Assuming that I didn’t forget to log something, these are my stats for this past week, including Today:
Pimsleur minutes practiced: 280. I completed lessons 2-26, 2-27, 2-28, and 2-29. I might do the second half of 2-29 once more before moving onto 2-30.
Anki vocabulary flashcards practiced: 625.
Anki grammar flashcards practiced: somewhere between 10 and 30.
My record keeping for Anki grammar cards wasn’t that great. Also I didn’t really spend a lot of time on grammar review this week. And I know that Anki keeps its own stats, so I should probably familiarize myself with that.
I’m coming up on completing Pimsleur II and I’m still undecided about whether I should switch it up and give Glossika a try for the next several months or if I should spring for Pimsleur III. I bought Glossika some time ago and it’s just collecting dust in iTunes, as it were. I really do like Pimsleur: it’s possible to practice in the car (I don’t think that Glossika is as good a fit for this) and I get a lot of enjoyment out of leveling-up to each subsequent Pimsleur lesson.
I’ve been trying something new this week: LingQ. It’s $10/month and so far I think that it’s worth it, assuming that I’m actually learning and not just fooling myself into thinking that I’m learning. The way that LingQ works, in brief, is that it gives you lessons in the form of short stories. As you read the stories, you click to identify words that you already know or you click to learn the definitions of words that you don’t know. The status of these words, whether you know them or have seen them before, is conveyed as a highlight or lack of highlight on the words when they reappear subsequently in the story. After you read through a section of a lesson, it presents some of the words to you as flashcards to test your comprehension. I’m sure that there are manyof other features in the service but this is only what I’ve used so far.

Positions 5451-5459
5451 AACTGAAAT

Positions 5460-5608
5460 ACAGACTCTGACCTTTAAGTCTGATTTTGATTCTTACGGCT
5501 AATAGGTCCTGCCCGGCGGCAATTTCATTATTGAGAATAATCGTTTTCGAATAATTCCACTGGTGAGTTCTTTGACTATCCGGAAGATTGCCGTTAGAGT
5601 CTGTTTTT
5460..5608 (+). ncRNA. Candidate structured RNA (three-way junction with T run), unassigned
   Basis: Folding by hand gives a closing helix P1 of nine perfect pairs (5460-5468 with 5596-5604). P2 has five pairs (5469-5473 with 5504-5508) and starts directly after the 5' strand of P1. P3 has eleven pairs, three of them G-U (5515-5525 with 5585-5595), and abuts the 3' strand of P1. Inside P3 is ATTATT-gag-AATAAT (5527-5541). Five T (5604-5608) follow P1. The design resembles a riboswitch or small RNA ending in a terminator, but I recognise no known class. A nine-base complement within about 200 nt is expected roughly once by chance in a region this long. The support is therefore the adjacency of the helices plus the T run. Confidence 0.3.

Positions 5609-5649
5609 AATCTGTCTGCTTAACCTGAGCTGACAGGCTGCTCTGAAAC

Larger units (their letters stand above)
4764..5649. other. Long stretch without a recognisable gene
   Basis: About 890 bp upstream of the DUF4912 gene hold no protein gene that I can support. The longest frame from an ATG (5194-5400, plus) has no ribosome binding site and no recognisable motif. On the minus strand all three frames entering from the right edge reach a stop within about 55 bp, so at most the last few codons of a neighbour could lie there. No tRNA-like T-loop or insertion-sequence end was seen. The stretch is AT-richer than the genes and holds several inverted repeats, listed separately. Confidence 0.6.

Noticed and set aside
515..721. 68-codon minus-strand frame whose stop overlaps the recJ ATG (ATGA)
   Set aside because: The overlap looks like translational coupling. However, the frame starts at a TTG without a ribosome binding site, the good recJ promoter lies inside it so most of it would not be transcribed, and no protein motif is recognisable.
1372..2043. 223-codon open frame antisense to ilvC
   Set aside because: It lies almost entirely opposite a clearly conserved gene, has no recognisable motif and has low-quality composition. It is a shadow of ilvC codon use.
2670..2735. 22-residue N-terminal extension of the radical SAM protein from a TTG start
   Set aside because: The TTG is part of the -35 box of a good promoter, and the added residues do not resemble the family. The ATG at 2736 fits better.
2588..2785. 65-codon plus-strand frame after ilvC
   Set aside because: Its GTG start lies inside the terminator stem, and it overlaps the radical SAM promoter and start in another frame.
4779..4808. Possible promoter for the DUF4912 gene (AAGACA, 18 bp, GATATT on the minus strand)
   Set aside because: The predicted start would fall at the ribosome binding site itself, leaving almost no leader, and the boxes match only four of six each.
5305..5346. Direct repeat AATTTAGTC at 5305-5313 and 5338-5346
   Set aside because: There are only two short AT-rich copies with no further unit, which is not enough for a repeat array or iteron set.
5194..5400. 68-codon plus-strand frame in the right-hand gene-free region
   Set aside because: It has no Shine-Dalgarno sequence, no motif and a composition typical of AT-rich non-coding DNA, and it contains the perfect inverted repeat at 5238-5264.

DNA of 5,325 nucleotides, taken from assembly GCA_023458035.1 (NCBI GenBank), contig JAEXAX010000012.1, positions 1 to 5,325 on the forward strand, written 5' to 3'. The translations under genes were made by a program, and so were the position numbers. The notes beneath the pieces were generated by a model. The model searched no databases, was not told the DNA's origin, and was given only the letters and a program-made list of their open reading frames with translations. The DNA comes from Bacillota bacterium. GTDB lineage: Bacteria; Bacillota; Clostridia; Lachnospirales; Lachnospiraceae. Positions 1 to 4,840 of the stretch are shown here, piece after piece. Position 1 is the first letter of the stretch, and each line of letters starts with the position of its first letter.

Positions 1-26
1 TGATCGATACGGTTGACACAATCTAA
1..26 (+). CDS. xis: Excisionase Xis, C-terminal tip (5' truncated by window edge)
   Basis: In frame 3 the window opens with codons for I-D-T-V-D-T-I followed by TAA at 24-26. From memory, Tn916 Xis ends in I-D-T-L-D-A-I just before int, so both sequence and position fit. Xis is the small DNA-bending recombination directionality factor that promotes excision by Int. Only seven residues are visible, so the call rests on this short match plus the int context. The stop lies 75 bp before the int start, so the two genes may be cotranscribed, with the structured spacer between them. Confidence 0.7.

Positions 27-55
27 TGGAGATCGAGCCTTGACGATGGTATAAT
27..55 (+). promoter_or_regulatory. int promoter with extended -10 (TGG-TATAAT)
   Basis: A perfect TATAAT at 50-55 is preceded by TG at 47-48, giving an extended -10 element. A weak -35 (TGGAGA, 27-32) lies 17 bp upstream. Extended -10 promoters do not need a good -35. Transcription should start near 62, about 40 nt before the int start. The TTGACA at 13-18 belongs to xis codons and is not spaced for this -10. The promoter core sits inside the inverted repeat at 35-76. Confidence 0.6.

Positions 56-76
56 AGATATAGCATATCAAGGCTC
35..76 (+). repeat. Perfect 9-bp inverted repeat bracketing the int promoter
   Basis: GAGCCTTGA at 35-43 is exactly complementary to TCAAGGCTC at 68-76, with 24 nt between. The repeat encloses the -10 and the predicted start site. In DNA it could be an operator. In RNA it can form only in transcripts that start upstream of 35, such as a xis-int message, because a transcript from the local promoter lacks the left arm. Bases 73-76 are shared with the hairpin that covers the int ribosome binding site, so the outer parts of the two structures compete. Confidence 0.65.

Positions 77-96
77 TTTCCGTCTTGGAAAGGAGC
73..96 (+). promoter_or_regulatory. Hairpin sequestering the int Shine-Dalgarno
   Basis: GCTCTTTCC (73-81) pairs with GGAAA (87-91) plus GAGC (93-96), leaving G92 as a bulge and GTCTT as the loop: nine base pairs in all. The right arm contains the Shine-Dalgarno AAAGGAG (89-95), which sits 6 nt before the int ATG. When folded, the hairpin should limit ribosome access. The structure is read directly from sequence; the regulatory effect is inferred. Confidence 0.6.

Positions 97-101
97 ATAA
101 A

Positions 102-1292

I’m currently working through a story about a man and a woman who meet and decide to go on a date. I feel like I’m actually reading and understanding the story, which is giving me a big sense of accomplishment. But am I retaining these new words that I’m encountering? Time will tell.
The company’s founder, Steve Kaufmann, has a channel on YouTube where he talks about language learning, and it’s watching his videos that convinced me to give it a try. Specifically, his video about vocabulary building vs. vocabulary memorizing.
Anyway, so far I’m liking the service. Their iPhone app is good, which is how I’m using it. I’ll update later on whether I continue to find it useful.